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COOPERSTOWN, N.Y. (AP) Baseball’s Hall of Fame has again revamped its veterans’ committees, attempting to increase consideration for more contemporary players, managers, umpires and executives.

Under the change announced Saturday by the Hall’s board of directors, there will be separate committees for Today’s Game (1988-2016), Modern Baseball (1970-87), Golden Days (1950-69) and Early Baseball (1871-1949). Today’s Game and Modern Baseball will vote twice every five years, Golden Days once every five years and Early Baseball once every 10 years.

“There are twice as many players in the Hall of Fame who debuted before 1950 as compared to afterward, and yet there are nearly double the eligible candidates after 1950 than prior,” Hall chair Jane Forbes Clark said in a statement. “Those who served the game long ago and have been evaluated many times on past ballots will now be reviewed less frequently.”

Today’s Game will vote in 2016, `18, `21, and `23, and Modern Baseball in 2017, `19, `21 and `23. Golden Days will vote in 2020 and `25, and Early Baseball in 2020 and `30. The Hall’s Historical Overview Committee will decide which committee will consider those who span eras, based on the time or place of their most indelible impression.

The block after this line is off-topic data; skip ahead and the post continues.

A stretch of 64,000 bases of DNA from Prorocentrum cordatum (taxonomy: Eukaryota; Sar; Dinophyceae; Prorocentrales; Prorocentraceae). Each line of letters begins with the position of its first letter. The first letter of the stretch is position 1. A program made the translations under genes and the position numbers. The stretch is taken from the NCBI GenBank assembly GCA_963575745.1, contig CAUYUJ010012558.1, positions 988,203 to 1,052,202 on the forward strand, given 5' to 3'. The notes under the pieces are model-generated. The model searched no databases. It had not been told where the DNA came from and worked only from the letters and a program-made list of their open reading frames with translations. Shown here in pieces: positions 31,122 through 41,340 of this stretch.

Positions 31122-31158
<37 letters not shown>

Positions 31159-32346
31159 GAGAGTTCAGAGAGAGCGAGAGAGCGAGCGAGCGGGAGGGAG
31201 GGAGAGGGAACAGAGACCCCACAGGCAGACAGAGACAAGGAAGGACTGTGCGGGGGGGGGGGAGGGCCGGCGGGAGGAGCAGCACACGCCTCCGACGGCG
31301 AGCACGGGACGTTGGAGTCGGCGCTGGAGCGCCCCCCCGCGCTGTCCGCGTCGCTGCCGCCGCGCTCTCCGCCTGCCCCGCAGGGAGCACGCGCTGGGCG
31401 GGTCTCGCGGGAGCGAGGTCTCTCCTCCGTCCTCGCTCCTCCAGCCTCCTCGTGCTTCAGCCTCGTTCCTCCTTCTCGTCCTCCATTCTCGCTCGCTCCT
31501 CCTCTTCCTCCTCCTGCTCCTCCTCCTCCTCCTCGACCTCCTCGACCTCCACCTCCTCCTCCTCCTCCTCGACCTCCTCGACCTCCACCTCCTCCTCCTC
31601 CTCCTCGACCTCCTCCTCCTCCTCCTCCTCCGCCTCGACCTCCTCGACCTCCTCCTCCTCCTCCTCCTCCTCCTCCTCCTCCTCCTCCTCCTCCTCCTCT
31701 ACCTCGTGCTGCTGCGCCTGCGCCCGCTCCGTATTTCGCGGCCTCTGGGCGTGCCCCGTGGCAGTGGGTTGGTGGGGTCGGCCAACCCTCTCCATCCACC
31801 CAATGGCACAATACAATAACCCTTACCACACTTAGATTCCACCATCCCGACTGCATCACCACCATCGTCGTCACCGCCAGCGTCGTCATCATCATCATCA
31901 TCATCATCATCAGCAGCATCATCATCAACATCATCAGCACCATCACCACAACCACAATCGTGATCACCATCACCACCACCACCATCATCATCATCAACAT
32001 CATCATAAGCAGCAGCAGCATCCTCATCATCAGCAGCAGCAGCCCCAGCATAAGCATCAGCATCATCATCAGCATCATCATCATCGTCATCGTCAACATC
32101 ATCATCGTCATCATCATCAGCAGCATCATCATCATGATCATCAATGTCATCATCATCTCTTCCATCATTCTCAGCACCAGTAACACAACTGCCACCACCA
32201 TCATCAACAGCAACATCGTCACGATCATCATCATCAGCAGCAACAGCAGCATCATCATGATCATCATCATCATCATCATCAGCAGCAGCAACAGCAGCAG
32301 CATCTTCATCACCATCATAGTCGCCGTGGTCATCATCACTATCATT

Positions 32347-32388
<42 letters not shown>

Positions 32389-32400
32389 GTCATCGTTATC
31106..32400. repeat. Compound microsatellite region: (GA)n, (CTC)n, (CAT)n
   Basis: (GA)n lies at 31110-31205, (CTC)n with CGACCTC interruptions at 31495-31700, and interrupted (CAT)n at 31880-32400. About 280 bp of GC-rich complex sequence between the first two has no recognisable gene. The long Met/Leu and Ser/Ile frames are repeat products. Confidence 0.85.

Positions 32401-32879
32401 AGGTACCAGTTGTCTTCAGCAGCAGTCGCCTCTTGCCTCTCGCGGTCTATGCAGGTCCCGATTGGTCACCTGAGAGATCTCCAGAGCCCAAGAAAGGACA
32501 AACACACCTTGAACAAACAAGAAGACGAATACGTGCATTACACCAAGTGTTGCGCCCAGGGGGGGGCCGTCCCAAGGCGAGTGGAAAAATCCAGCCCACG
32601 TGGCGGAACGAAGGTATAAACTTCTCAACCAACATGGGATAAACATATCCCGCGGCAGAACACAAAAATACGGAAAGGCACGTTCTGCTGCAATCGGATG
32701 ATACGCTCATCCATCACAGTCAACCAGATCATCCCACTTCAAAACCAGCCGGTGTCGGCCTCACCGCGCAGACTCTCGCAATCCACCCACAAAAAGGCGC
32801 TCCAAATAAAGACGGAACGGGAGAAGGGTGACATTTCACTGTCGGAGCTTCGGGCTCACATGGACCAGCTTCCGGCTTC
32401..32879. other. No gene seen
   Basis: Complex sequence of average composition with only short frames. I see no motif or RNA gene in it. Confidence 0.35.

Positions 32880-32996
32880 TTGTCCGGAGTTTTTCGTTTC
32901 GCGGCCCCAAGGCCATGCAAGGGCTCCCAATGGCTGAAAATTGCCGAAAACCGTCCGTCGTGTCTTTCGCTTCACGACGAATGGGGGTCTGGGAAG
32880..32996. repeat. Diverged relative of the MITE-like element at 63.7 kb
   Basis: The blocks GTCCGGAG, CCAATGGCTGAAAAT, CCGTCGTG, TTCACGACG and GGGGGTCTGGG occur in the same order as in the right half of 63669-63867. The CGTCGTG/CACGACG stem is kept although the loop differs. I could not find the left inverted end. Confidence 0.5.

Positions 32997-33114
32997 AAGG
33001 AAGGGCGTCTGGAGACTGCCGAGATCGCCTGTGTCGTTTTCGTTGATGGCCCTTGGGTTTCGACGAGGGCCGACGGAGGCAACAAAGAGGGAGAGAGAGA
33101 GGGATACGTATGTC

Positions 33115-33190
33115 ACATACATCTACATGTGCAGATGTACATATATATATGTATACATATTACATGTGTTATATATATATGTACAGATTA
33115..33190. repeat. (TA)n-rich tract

Since 2010, the Hall had established three veterans committees: Pre-Integration Era (1871-1946), Golden Era (1947-72) and Expansion Era (1973-2016). No one was elected by the Pre-Integration Era committee in December.

In addition, the Hall eliminated the one-year waiting period between a player’s last appearance on the Baseball Writers’ Association of America ballot and his veterans committee debut for consideration. The Hall also said active executives 70 or older may be given consideration, up from 65.

Committees will remain at 16 people, with a vote of at least 75 percent needed for election. The ballot size will be 10 for each committee; it had been 12 for Expansion Era and 10 for the others.

The BBWAA votes on players who have been retired for at least five years and no more than 15. Ken Griffey Jr. and Mike Piazza are to be inducted Sunday.